The Story Behind National Foundation Day

Just what is the meaning behind our Thursday off this week? Read on…

What is National Foundation Day?

Almost 100 countries around the world celebrate their own version of a “National Pride” day, “Independence Day” or “Founding Day.” In Japan, “National Foundation Day” (Kigensetsu, 紀元説) occurs annually on February 11. There is a sharp difference between Japan’s national holiday and those of other nations, though, in that there is little fanfare and minimum public celebration.

National Foundation Day commemorates the date when Japan’s very first emperor, the semi-mythical Emperor Jimmu, ascended the throne in 660 BCE.

emperor-jimmu
A 19th century depiction of Emperor Jimmu (Wikimedia Commons)

Udo Shrine in Miyazaki Prefecture preserves original documentation of the established holiday in a small museum. However, it wasn’t until during the Meiji Restoration that it was enacted as a national holiday by the government, as a way to boost pride for citizens of Japan. The only time it hasn’t been recognized as a holiday was the period following the end of WWII until 1966, when it was re-instated.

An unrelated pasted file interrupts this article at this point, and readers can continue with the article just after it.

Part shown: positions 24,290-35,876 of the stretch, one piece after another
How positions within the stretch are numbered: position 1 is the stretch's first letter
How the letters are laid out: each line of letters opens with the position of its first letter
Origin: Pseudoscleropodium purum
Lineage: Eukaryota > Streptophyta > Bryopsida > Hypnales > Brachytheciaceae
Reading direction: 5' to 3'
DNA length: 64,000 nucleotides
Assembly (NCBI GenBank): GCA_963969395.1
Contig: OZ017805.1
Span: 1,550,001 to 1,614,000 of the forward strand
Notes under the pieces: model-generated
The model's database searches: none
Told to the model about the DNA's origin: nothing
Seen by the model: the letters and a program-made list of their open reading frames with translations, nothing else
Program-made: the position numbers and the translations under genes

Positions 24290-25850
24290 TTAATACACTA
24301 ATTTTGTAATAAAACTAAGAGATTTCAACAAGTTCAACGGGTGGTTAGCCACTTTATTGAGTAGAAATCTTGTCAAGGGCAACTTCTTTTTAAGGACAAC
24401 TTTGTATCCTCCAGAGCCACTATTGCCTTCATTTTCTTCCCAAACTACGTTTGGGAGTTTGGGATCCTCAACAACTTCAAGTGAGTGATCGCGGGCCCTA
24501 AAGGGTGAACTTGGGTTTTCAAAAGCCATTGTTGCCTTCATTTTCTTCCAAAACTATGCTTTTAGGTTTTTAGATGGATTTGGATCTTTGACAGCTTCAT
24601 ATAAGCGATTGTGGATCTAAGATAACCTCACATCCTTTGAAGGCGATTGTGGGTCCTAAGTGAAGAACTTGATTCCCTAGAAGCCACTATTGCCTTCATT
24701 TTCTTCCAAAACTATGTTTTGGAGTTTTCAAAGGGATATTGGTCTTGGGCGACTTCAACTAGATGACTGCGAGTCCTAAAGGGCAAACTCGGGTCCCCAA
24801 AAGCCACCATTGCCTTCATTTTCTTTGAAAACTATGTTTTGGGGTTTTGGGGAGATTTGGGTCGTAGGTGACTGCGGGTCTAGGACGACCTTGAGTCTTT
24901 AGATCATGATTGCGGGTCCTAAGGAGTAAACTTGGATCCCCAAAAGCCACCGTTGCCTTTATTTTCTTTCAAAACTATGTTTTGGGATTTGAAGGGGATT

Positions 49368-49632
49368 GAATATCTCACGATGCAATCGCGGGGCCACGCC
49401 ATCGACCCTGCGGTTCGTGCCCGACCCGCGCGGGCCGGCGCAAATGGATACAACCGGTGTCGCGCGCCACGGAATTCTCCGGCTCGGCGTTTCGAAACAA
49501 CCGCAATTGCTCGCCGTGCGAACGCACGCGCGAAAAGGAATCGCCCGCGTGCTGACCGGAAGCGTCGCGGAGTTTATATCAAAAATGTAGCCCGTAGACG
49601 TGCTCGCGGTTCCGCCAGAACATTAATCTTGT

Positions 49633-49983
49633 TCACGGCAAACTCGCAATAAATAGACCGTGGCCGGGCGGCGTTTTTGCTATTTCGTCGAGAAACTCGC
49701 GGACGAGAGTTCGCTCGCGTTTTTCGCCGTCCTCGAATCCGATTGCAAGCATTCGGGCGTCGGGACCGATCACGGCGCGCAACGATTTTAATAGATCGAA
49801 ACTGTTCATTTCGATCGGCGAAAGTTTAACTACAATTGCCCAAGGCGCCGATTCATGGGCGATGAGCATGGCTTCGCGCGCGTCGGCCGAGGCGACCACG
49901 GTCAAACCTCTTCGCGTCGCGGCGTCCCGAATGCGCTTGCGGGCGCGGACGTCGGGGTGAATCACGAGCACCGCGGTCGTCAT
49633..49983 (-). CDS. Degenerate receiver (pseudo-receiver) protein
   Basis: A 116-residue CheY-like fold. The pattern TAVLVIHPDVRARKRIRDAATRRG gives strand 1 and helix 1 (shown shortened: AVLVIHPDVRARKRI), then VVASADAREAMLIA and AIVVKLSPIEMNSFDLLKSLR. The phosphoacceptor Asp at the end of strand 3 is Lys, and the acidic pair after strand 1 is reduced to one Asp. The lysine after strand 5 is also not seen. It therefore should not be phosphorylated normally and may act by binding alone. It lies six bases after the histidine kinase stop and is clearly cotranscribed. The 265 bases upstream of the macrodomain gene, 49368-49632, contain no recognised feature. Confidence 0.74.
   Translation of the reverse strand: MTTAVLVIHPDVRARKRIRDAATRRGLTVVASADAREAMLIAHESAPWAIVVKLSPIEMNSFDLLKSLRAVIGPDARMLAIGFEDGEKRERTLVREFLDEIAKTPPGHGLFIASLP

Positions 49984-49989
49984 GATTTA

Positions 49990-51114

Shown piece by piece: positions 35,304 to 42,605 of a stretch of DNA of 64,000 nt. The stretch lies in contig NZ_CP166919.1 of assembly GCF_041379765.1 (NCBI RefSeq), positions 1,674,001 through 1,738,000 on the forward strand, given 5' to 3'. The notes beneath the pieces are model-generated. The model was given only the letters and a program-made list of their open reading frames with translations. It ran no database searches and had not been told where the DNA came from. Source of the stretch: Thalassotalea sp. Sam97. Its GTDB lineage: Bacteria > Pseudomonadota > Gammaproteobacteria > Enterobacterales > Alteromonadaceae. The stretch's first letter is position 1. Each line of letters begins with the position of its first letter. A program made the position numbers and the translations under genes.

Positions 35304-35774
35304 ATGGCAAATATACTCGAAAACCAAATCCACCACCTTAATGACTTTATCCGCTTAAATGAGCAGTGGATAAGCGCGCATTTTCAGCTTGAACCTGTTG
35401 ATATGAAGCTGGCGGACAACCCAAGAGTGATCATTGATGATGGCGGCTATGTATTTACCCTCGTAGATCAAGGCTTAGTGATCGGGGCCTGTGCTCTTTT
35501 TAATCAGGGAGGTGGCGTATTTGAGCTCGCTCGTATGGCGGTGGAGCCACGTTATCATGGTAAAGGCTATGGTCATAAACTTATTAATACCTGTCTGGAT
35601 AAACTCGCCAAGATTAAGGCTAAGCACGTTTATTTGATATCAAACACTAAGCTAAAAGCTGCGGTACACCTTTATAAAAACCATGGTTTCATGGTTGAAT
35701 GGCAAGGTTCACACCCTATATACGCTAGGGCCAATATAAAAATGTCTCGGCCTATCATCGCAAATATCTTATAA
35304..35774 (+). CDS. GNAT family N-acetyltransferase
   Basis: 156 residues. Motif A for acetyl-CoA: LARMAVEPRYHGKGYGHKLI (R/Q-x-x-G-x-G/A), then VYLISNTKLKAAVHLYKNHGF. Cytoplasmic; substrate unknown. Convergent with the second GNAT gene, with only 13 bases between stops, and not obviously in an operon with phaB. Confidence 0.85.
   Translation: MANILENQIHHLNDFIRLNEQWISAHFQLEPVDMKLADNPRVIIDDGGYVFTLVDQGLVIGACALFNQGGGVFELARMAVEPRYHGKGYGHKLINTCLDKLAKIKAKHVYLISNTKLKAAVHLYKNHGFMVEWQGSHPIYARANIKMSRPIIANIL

A Forgotten Holiday

Although it was initially considered one of Japan’s four largest annual holidays, complete with parades and flag-waving, it has received little attention in recent years. There is a tendency among Japanese nationals to be more reserved about celebrating their own country – last year, the Junior Chamber of Commerce International Japan conducted a survey of 10,000 Japanese adults, and found that only 19% (or, about 2 out of 10) knew that February 11 was National Foundation Day at all.

Keeping the Memory Alive

This week, most of us will breathe a deep sigh of relief over getting to sleep in a bit, and enjoy a day off of work, not really realizing there is cause for celebration. Those who do chance to wander downtown may see a few more flags raised than usual, and even a few sales or deals going on at the local department stores. Some crowds may gather near the Emperor’s residence in Tokyo, or a short parade may march down Omotesando Dori in the morning, for the curious who want to catch a glimpse of rare patriotism. However you choose to celebrate National Foundation Day, quietly remember what February 11th is all about for Japan.

–Natalie Jacobsen

Image: Cyril Bele/Flickr, used under CC

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